Singer-songwriter Shawn Mullins readily admits that several of the songs on his new album, My Stupid Heart, address his perceived relationship failures. In fact, many were written as he was falling out of his third marriage; in the title tune, he actually chides himself for being such a romantic. But it’s also a bit of a joke, he says, because he firmly believes in following his heart — no matter where it leads.
That oh-so-fallible, yet essential part of our being is, it turns out, the guiding force behind just about every song on the album — the theme of which, he says, is summed up most succinctly by another song title: “It All Comes Down to Love.”
In that respect, Mullins says, it’s not all that different from most of his discography — which includes 1998’s Soul’s Core, the album that shot him to fame on the strength of its Grammy- nominated No. 1 hit, “Lullaby,” and 2006’s 9th Ward Pickin’ Parlor, which contained his AAA/Americana No. 1, “Beautiful Wreck.” (He also co-wrote the Zac Brown Band’s No. 1 country tune, “Toes.”) But in the years since his last release, 2010’s Light You Up, Mullins has experienced more ups and downs on his romantic roller-coaster — a ride he’s decided to step off for a while. He’s also stayed busy co-parenting his son, Murphy, with his second wife.
Still, nothing inspires songwriters quite like a breakup, and Mullins confirms, “This record came out of all that; all the feelings, all the heartache.”
It carries a momentum that shifts it away from feeling like a woe-is-me wallow in self-pity. Throughout the album, Mullins deftly balances songs of suffering — from the title tune and “Go and Fall,” to the powerful, yet subtle social commentary of “Ferguson” (which contains no mention of guns or police officers) — with songs such as “Roll on By,” co-written with Max Gomez, which strikes an upbeat note of hope.
There’s humor, too. Sure, much of it is wrapped in sardonic cynicism; “It all Comes Down to Love” targets TV preachers, politicians, the NRA, Wall Street and street dealers, and “Pre- Apocalyptic Blues” hilariously lampoons the doom-mongers arming themselves against Armageddon. But the Levon Helm-influenced “Never Gonna Let Her Go” reveals the thrills of riding that afore-mentioned roller-coaster, and even the sigh of resignation that is “The Great Unknown” contains lines so striking, you can’t help but smile at their brilliance and depth.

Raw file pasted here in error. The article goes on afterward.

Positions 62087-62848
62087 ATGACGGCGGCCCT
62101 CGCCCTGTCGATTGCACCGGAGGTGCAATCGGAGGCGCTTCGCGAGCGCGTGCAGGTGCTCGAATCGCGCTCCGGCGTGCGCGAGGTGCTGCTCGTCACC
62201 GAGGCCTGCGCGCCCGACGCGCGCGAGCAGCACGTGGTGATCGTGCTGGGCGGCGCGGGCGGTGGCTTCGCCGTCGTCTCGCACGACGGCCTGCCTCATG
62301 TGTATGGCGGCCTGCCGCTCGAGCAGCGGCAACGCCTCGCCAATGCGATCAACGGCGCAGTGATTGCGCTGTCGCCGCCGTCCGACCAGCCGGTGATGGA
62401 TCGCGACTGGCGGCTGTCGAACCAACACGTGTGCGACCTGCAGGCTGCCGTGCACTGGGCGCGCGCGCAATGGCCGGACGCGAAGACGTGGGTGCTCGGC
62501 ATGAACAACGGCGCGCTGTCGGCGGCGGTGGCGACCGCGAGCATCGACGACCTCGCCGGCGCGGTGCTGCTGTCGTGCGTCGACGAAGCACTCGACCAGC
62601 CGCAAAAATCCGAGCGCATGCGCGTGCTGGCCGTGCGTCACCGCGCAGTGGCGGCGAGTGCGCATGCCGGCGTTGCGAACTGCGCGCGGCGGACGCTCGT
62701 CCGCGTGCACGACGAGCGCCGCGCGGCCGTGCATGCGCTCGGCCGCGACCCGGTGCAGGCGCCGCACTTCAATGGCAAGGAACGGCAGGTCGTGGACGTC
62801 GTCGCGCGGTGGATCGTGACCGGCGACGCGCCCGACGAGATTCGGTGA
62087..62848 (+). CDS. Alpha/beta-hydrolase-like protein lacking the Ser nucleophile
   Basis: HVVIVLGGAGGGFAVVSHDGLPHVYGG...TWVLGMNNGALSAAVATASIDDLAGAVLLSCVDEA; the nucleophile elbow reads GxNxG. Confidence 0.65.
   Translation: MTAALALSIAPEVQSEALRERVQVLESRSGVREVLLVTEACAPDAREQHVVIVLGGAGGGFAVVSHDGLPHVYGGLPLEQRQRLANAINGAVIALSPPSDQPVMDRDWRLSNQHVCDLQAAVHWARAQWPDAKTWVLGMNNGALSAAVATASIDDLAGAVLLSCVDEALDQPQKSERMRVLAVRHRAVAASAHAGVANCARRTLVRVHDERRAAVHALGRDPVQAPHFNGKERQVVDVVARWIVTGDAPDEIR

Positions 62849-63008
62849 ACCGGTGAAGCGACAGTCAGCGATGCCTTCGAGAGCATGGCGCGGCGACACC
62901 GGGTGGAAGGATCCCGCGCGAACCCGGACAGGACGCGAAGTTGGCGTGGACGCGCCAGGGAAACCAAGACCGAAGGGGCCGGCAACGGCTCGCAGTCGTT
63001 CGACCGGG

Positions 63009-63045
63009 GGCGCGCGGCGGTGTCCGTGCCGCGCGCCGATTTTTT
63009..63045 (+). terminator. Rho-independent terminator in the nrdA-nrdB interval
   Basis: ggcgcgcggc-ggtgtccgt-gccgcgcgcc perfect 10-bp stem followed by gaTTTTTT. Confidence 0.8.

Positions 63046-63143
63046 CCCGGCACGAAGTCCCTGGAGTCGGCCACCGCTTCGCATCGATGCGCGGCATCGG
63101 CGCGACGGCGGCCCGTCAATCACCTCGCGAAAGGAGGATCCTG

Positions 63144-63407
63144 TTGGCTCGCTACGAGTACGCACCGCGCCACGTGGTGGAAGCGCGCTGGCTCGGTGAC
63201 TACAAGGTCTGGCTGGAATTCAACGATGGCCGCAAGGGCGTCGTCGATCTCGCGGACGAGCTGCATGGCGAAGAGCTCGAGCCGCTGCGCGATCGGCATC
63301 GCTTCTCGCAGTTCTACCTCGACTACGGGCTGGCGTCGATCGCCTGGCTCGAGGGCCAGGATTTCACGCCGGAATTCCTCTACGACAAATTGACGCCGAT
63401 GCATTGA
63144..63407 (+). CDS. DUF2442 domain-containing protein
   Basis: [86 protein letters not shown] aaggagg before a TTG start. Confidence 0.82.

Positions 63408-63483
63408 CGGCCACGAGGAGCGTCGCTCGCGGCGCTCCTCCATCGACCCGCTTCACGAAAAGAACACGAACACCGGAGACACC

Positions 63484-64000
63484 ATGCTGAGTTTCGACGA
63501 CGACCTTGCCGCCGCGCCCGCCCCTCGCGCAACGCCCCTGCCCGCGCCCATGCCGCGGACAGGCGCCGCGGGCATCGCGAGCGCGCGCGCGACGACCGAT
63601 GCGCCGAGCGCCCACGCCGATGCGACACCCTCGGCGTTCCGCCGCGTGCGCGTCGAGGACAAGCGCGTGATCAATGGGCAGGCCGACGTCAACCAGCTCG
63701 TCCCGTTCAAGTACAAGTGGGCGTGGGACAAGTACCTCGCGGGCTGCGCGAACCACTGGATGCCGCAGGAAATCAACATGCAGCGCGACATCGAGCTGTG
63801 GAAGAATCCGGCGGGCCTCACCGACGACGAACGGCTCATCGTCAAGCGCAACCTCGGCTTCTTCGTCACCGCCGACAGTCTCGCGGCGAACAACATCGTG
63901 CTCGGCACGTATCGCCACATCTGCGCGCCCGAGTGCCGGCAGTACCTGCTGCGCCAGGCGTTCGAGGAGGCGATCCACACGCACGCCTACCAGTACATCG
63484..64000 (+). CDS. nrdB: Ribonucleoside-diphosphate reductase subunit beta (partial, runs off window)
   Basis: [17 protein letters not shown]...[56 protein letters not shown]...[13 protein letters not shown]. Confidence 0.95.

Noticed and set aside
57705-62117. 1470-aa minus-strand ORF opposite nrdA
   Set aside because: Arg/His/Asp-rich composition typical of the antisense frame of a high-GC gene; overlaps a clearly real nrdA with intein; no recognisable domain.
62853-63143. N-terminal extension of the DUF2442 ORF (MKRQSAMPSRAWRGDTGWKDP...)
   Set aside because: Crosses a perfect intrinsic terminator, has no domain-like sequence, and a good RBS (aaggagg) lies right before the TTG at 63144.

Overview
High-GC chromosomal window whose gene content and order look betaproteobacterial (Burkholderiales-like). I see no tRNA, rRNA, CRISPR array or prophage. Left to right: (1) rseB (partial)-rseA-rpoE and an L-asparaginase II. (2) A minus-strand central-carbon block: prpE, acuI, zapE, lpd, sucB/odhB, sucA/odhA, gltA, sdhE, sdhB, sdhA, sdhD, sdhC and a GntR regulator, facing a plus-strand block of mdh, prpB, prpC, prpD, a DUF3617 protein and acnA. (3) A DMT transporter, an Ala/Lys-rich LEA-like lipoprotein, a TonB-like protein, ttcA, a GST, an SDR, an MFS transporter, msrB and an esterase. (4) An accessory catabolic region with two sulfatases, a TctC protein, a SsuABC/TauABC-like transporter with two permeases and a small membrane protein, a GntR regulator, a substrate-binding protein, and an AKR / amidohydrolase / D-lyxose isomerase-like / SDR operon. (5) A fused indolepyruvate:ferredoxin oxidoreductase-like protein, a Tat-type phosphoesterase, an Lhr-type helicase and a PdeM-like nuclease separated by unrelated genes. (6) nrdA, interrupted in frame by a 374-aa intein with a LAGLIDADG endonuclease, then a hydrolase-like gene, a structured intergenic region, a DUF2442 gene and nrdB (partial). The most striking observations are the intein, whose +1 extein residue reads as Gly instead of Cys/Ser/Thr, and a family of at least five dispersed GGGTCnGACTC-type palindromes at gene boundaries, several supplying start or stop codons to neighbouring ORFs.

That song is one of several Mullins penned with his main songwriting collaborator, Chuck Cannon, who happens to be married to the album’s producer, Lari White. They not only introduced him to the song’s third author, Christina Aldendifer, but many of the album’s players as well. Cannon also co-wrote the title track, “Ferguson” and the deceptively shimmering “Go and Fall.” Gomez is co-credited on the dramatic “Gambler’s Heart”; Patrick Blanchard shares authorship of another character-based song, “Sunshine.”
Whether composing alone or with others — including Matthew Sweet and Pete Droge, his bandmates in the early-2000s trio the Thorns — Atlanta native Mullins has always been a dynamic songsmith. Forging influences from folk and R&B to traditional country and even Broadway musicals (the funky ones, like Jesus Christ Superstar and Godspell) with pop-leaning melodic sensibilities, he crafts memorable, affecting tunes best defined as Americana.
Mullins’ maternal grandfather was a big-band bass player who also played Dixieland jazz and polka; his paternal grandfather, a railroad man, loved listening to Jimmie Rodgers and Hank Williams. When Mullins was in the womb, his mom serenaded him with “House of the Rising Sun” and “Ode to Billie Joe,” accompanying herself on ukulele. (To this day, he has a thing for Bobbie Gentry.) His dad’s record and reel-to-reel collection ranged from Kris Kristofferson and Leonard Cohen to Little Richard, Ray Charles and Isaac Hayes, plus plenty of rock ‘n’ roll. It all made an impact.